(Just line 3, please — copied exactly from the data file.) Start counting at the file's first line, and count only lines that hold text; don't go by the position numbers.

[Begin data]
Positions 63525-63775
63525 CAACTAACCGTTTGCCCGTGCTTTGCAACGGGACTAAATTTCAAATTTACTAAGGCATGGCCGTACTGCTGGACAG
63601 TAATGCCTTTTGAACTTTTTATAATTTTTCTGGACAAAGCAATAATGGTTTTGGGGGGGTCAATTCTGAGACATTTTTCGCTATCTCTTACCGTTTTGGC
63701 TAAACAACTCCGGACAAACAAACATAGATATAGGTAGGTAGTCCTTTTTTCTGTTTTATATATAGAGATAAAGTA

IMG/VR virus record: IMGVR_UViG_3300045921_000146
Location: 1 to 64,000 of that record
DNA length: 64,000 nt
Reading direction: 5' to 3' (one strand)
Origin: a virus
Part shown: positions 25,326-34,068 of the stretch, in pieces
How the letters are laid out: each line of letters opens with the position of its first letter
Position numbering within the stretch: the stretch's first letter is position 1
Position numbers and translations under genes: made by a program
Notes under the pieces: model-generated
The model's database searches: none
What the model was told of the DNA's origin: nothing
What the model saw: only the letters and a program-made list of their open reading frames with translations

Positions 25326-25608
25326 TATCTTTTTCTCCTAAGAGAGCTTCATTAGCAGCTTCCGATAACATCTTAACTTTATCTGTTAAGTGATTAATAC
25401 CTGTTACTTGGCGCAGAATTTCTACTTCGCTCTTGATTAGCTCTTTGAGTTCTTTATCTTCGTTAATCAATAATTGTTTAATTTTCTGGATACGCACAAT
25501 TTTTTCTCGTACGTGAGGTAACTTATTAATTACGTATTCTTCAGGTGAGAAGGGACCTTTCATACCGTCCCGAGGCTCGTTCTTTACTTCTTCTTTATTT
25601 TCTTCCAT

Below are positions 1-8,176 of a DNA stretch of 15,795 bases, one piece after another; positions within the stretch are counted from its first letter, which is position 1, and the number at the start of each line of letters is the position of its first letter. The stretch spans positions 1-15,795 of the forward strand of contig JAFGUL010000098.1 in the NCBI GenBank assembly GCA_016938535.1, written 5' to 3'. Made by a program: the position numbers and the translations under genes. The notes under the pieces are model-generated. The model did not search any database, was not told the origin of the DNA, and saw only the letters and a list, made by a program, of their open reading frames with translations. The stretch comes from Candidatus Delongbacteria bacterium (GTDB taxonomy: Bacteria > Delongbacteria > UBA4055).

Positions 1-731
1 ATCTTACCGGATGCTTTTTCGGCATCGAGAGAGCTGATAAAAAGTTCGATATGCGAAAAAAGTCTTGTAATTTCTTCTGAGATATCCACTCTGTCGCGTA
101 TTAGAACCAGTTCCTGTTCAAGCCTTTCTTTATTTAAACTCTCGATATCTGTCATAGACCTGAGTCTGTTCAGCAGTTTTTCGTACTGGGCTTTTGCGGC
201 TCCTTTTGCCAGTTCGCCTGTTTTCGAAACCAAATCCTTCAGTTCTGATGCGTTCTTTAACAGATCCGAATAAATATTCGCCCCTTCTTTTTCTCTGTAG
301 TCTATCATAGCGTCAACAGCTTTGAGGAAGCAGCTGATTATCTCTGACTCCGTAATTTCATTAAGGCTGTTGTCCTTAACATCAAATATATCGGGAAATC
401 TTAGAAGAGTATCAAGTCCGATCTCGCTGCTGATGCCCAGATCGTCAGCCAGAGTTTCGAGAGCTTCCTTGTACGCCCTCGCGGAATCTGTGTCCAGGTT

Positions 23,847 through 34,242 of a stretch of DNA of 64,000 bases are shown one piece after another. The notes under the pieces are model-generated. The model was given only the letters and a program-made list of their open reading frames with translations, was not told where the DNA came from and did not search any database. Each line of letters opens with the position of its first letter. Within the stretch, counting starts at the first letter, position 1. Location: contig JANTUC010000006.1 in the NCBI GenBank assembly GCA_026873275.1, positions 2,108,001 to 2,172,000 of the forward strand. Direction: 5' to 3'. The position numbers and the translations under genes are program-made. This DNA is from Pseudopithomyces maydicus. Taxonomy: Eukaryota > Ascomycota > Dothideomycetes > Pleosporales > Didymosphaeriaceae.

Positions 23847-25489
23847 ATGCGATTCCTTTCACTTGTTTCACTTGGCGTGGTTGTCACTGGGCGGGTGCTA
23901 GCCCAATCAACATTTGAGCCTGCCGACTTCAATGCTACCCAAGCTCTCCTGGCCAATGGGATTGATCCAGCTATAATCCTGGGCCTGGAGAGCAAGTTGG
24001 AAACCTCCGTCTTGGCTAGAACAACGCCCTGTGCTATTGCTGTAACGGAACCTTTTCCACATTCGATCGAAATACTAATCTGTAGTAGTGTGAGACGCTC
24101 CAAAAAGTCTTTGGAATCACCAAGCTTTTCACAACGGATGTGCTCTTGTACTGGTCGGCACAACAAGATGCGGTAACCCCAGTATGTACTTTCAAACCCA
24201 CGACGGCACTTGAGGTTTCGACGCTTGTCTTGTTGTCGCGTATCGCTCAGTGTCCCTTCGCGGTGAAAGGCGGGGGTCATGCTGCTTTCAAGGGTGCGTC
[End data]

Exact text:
63601 TAATGCCTTTTGAACTTTTTATAATTTTTCTGGACAAAGCAATAATGGTTTTGGGGGGGTCAATTCTGAGACATTTTTCGCTATCTCTTACCGTTTTGGC